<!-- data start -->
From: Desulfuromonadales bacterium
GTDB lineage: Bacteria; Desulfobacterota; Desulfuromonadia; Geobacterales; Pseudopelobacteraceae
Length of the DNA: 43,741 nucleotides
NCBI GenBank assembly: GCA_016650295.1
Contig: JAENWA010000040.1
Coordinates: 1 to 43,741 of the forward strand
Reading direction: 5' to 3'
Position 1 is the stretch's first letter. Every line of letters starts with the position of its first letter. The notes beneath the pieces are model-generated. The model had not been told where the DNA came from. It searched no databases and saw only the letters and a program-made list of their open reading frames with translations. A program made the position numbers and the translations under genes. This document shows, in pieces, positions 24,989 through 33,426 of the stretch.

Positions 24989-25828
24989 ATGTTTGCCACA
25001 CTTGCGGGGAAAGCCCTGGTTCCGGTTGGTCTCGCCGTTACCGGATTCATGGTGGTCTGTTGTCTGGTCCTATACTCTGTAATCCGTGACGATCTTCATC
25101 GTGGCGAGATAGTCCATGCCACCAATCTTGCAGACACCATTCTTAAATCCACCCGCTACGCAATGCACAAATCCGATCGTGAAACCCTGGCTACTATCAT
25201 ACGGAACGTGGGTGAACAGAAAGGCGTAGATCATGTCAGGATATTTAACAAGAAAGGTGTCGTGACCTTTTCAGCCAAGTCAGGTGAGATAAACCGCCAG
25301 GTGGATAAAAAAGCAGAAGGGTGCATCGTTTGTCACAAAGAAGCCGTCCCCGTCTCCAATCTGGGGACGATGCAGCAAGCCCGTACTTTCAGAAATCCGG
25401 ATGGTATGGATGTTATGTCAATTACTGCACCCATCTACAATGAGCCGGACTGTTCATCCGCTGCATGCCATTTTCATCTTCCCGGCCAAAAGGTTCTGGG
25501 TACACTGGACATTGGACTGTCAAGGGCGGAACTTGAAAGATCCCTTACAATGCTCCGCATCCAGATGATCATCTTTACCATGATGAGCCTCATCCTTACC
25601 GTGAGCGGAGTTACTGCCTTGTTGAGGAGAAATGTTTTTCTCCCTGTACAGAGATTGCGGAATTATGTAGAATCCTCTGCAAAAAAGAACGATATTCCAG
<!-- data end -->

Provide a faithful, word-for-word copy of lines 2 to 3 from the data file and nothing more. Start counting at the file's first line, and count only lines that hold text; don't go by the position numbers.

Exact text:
GTDB lineage: Bacteria; Desulfobacterota; Desulfuromonadia; Geobacterales; Pseudopelobacteraceae
Length of the DNA: 43,741 nucleotides